Percy Priest
Democratic January 3, 1953 –
October 12, 1956
Nashville Redistricted from the 6th district, Died
J. Carlton Loser Democratic January 3, 1957 –
January 3, 1963
Nashville [Data unknown/missing.]
Richard Fulton.jpg

Richard Fulton
Democratic January 3, 1963 –
August 14, 1975
Nashville Resigned after becoming Mayor of Nashville
Clifford Allen.jpg

Clifford Allen
Democratic November 25, 1975 –
June 18, 1978
Nashville Died
Vacant June 18, 1978 –
January 3, 1979
Bill Boner.jpg

Bill Boner
Democratic January 3, 1979 –
October 5, 1987
Nashville Resigned after becoming Mayor of Nashville

Bob Clement
Democratic January 19, 1988 –
January 3, 2003
Nashville [Data unknown/missing.]
Jim Cooper, Official Portrait, ca2013.jpg

Jim Cooper
Democratic January 3, 2003 –
Nashville [Data unknown/missing.]

Recent election results

United States House of Representatives elections in Tennessee, 2004: District 5
Party Candidate Votes % ±
Democratic Jim Cooper 168,970 69.3 +5.5
Republican Scott Knapp 74,978 30.7 -2.5
Write-in candidate Thomas F. Kovach 15 0.0

Source: Statistics of the Presidential and Congressional Election of November 2, 2004

United States House of Representatives elections in Tennessee, 2006: District 5
Party Candidate Votes % ±
Democratic Jim Cooper 122,919 69.0 -0.3
Republican Thomas F. Kovach 49,702 27.9 -2.8
Independent Ginny Welsch 3,766 2.1
Independent Scott Knapp 1,755 1.0
United States House of Representatives elections in Tennessee, 2008: District 5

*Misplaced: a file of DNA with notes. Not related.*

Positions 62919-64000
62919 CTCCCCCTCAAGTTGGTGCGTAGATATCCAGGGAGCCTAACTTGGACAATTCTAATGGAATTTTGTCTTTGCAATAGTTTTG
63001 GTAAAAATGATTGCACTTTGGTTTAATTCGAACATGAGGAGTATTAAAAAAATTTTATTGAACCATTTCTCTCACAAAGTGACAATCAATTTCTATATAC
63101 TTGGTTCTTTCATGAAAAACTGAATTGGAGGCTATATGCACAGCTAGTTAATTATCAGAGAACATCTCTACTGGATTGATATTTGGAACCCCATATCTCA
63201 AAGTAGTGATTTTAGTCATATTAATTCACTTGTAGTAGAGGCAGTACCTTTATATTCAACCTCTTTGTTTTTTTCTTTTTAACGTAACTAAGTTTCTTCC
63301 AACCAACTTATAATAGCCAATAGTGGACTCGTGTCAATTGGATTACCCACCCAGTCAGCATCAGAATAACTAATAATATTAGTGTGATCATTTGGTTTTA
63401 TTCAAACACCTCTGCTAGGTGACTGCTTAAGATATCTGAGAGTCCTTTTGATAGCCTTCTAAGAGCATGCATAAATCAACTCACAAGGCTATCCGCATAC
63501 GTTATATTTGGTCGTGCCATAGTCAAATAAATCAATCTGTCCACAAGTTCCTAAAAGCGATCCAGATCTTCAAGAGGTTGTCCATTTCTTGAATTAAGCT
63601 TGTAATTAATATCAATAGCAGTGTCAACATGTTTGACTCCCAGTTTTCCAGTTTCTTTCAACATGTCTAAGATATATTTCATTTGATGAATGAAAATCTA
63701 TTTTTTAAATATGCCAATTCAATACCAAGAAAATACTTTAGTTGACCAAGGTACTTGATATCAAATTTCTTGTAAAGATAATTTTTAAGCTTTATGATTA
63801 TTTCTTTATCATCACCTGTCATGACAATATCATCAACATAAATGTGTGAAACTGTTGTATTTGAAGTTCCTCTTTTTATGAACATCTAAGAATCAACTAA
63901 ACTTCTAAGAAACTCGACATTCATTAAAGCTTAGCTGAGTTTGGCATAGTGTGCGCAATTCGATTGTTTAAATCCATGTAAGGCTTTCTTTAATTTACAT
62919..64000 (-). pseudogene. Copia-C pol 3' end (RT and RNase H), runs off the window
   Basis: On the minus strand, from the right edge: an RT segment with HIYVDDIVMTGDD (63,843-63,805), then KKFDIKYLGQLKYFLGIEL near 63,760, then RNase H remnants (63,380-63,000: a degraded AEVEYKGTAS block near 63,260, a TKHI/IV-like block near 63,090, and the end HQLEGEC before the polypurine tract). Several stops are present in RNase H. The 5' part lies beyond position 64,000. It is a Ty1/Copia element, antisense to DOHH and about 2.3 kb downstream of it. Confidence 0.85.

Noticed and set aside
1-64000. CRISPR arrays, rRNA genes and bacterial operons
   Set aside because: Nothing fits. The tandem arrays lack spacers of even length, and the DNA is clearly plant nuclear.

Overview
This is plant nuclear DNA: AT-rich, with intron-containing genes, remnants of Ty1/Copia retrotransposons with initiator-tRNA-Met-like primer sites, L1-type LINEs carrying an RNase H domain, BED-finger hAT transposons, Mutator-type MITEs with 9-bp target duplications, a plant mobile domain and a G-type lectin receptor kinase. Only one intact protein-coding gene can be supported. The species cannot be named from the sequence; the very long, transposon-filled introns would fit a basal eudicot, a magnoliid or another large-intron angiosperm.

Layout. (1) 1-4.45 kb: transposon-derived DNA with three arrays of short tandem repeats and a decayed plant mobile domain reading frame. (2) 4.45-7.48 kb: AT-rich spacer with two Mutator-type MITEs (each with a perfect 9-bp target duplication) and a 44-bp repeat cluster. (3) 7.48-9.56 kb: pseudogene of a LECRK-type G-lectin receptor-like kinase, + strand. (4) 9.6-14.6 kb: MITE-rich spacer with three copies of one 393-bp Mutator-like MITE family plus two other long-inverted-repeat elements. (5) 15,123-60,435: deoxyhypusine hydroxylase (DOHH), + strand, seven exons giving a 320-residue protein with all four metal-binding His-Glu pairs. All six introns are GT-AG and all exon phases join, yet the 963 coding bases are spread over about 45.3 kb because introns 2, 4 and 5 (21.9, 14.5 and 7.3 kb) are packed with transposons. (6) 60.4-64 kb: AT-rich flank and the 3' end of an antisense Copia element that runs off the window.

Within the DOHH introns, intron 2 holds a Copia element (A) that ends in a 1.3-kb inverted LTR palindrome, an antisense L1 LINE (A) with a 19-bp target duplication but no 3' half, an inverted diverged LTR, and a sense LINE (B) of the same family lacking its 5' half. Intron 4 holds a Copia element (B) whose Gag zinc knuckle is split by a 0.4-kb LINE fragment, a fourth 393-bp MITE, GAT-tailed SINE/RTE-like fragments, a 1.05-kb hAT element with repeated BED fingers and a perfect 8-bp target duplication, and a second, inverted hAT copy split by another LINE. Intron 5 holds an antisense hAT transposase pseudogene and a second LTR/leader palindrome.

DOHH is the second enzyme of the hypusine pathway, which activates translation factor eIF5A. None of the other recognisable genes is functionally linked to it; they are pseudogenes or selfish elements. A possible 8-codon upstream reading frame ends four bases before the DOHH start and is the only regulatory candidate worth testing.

Party Candidate Votes % ±
Democratic Jim Cooper 181,467 65.8 -3.2
Republican Gerard Donovan 85,471 31.0 +3.1
Independent Jon Jackson 5,464 2.0
Green John Miglietta 3,196 1.2
Write-in candidate Thomas F. Kovach 4 0.0
United States House of Representatives elections in Tennessee, 2010: District 5
Party Candidate Votes % ±
Democratic Jim Cooper 99,162 56.2 -9.6
Republican David Hall 74,204 42.1 +11.1
Libertarian Stephen Collings 584 .3
Independent John "Big John" Smith 533 .3
Independent Jackie Miller 444 .3
Green John Miglietta 396 .2 -1
Independent Bill Crook 391 .2
Independent James Whitfield 333 .2
Independent Joe Moore 159 .1
Independent Clark Taylor 156 .1

Source: TN Department of State

United States House of Representatives elections in Tennessee, 2012: District 5 (Unofficial)
Party Candidate Votes % ±
Democratic Jim Cooper 171,358 65.22 +9.0
Republican Brad Staats 86,153 32.79 -9.3
Green John Miglietta 5,208 1.98 +1.8

Source: TN Department of State

See also


  1. ^ Geography, US Census Bureau. "Congressional Districts Relationship Files (state-based)". Retrieved 10 April 2018.
  2. ^ Bureau, Center for New Media & Promotion (CNMP), US Census. "My Congressional District". Retrieved 10 April 2018.
  3. ^ "Partisan Voting Index – Districts of the 115th Congress" (PDF). The Cook Political Report. April 7, 2017. Retrieved April 7, 2017.
  4. ^
  5. ^ "Horace Harrison HARRISON". InfoPlease. Retrieved 10 April 2018.
  6. ^ a b "JeffreyBLewis/congressional-district-boundaries". GitHub. Retrieved 10 April 2018.
  7. ^ "J. PERCY PRIEST, 56, LEGISLATOR, DEAD; Tennessee Representative 16 Years, Ex-Democratic Whip, Was Commerce Chairman Was Teacher and Coach". 13 October 1956. Retrieved 10 April 2018 – via
  8. ^[permanent dead link]
  9. ^ "Observer-Reporter - Google News Archive Search". Retrieved 10 April 2018.
  10. ^ "H.J.Res. 114 (107th): Authorization for Use of Military Force Against ... -- House Vote #455 -- Oct 10, 2002". Retrieved 10 April 2018.
  11. ^ "Our Campaigns - TN US Senate Race - Nov 05, 2002". Retrieved 10 April 2018.
  12. ^ "Jim Cooper on the Issues". Retrieved 10 April 2018.

External links

U.S. House of Representatives
Preceded by
Illinois's 20th congressional district
Home district of the Speaker of the House
January 3, 1935 – June 4, 1936
Succeeded by
Alabama's 7th congressional district

This page was last edited on 10 November 2018, at 05:17